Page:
That gives you a taste of the breadth of topics followed by NCSL, but now I’ll give you a taste of the depth of coverage. Let’s take the section on genetically modified organisms as an example. On that page, NCSL reports on how many states actually passed proposed legislation on genetically modified food, how often a state legislature introduced bills on this topic and what happened to those proposals, and provides links to summaries of the enacted legislation and bill number information. That would provide a great jumping off point for someone wanting to get an idea of how legislation is advancing in this hot topic. 

Take a moment to review the topics covered on this website. I think you will find it helpful.

Thursday, September 10, 2015

ScholarRank - Ranking of Legal Scholars by HeinOnline

ScholarRank is an impressive new feature that HeinOnline instituted earlier this year that analyzes HeinOnline author activity. This tool evaluates the number of times an author has been cited in articles and cases, as well as the number of times the author’s articles have been accessed (by HeinOnline users) during the past 12 months. HeinOnline then ranks its leading 250 legal scholars, according to these metrics. Looking at the frequency that articles have been accessed is valuable because it helps determine scholarly activity before citations to an author can accrue.

Take a look below at the top 10 rankings from Hein, or the entire list of the top 250 legal scholars. When viewing an author’s ranking, you can click on the author’s name and view the author’s profile, which includes details about frequency of citation. 
This feature is part of HeinOnline's ScholarCheck, a set of tools which compiles the most-cited journals and authors, displays the number of articles and cases that cite the current article, enables users to sort search results by the number of times an article has been cited by other articles, the number of times accessed, as well as link to the list of articles that cite the current article.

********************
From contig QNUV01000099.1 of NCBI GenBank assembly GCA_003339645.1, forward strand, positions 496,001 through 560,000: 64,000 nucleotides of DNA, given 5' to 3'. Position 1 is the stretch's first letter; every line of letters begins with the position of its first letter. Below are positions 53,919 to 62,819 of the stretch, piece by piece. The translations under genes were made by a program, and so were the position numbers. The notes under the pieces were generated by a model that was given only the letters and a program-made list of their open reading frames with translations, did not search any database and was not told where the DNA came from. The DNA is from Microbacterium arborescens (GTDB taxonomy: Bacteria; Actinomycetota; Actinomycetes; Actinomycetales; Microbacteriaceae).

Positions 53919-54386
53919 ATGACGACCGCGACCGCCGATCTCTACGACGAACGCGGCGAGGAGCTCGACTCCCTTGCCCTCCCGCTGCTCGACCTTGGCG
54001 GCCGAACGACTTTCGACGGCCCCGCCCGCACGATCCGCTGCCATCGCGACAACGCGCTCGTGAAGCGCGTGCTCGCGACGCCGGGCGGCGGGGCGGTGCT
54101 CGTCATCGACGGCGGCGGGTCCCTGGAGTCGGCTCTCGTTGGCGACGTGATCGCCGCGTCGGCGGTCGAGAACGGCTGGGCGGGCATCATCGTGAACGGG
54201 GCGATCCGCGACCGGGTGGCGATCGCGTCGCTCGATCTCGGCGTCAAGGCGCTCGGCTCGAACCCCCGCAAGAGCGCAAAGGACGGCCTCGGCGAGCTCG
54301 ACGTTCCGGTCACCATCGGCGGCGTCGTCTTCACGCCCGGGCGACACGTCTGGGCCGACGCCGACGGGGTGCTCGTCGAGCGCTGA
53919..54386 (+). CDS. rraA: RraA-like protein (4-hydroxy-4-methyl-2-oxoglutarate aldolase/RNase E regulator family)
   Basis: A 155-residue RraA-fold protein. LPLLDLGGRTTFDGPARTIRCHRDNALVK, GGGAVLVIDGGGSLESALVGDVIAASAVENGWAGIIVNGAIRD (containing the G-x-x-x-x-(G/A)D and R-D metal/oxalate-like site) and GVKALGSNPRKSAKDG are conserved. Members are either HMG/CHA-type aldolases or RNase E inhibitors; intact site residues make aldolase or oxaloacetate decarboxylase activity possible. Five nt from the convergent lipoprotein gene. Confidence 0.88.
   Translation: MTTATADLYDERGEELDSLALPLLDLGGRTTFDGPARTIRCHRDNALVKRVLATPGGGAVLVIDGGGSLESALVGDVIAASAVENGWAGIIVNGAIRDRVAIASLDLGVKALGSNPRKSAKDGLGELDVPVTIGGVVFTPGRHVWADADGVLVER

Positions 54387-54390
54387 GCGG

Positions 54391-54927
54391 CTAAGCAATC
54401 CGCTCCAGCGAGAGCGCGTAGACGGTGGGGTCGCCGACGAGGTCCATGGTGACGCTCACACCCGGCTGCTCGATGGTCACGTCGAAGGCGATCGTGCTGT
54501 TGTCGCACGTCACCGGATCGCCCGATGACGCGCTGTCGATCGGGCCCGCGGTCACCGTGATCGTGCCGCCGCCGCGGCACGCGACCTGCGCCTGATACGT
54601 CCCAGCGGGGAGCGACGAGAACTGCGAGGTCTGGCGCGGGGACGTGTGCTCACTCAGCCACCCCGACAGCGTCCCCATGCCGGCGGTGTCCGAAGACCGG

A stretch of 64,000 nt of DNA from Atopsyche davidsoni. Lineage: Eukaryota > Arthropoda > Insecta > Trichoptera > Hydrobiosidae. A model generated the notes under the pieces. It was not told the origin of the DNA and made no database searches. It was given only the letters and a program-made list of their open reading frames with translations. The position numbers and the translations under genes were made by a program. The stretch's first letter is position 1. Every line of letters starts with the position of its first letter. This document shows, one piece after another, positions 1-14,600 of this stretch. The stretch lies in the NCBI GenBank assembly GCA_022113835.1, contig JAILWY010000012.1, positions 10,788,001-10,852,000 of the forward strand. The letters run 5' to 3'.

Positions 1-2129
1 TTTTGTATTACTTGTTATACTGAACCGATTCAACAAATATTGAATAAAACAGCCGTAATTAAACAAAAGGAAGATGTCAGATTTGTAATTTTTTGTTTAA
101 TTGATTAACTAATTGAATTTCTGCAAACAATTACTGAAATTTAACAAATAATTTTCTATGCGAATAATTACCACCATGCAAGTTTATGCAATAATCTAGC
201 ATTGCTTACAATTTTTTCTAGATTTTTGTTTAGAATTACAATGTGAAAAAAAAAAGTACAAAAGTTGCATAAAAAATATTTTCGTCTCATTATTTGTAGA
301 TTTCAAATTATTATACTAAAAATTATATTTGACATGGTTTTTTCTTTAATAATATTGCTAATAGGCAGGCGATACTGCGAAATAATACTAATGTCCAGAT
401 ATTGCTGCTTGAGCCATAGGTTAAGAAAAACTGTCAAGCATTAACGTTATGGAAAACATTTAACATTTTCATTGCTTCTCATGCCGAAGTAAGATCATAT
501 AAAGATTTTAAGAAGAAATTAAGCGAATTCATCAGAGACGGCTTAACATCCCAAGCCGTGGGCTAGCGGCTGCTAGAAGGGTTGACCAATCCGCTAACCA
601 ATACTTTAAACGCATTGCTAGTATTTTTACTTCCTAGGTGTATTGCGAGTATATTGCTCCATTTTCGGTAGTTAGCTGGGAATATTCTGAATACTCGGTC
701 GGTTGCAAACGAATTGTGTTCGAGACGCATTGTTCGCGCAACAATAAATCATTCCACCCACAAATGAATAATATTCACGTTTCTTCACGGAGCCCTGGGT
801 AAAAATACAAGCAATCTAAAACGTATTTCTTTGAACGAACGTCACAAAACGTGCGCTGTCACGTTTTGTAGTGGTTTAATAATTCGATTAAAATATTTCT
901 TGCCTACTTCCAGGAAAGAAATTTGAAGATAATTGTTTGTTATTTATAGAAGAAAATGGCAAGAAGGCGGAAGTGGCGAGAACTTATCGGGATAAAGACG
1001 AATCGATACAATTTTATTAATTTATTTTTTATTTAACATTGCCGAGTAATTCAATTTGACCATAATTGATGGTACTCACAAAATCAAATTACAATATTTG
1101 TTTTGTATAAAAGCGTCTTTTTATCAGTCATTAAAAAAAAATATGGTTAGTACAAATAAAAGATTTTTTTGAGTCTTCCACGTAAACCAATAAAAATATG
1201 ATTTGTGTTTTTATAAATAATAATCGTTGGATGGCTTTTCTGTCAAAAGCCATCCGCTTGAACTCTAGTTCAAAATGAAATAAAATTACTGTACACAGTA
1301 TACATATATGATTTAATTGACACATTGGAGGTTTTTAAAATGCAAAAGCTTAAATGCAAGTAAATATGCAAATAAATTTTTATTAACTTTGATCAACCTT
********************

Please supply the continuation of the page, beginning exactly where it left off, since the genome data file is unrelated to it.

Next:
All of this helps users locate the most relevant articles pertaining to their research topic. Users can see which articles are trending in HeinOnline and which articles are the most heavily-cited by cases and articles, and then easily link to those cases and articles. Take a look!

Tuesday, September 1, 2015

Library of Congress (LoC) Launched New Web Archive Content on Its Website This Past Summer

Recently the Library of Congress launched a significant amount of new Web Archive content on the Library’s Website. There are now 21 named collections on wide-ranging subject matter available in a new interface; some had been available in the LoC’s old interface but are newly migrated; other content is entirely new.

The Library of Congress Web Archive is a collection of archived websites selected by subject specialists and grouped by theme, event, or subject area, to represent web-based information on a designated topic. Web archiving is the process of creating an archival copy of a website -- a snapshot of how the original site looked at a particular point in time. The Library’s goal is to document changes in a website over time. This means that most sites are archived more than once. The archive contains as much as possible from the original site, including text, images, audio, videos, and PDFs.

This is part of a continuing effort by the Library’s Web Archiving project to evaluate, select, collect, catalog, provide access to, and preserve digital materials for future generations of researchers. This is a significant project because an increasing amount of information can only be found in digital form on websites. A lot of cultural and scholarly information is created only in a digital format and not in a physical one. If it is not archived, it may be lost in the future. The Library is preserving digital materials for researchers today and in the future.

One collection of particular interest is the Legal Blawgs Web Archive. This is available as on ongoing archive from 3/1/08 - present.

This is a selective collection of authoritative sites (associated with American Bar Association approved law schools, research institutes, think tanks, and other expertise-based organizations) that contain unique, born digital content. These blogs contain journal-style entries, articles and essays, discussions, and comments on emerging legal issues, national and international.

Take a look at the Law Librarian Blog, which provides information and news for law librarians and the general public.
Archived version of the Law Librarian Blog: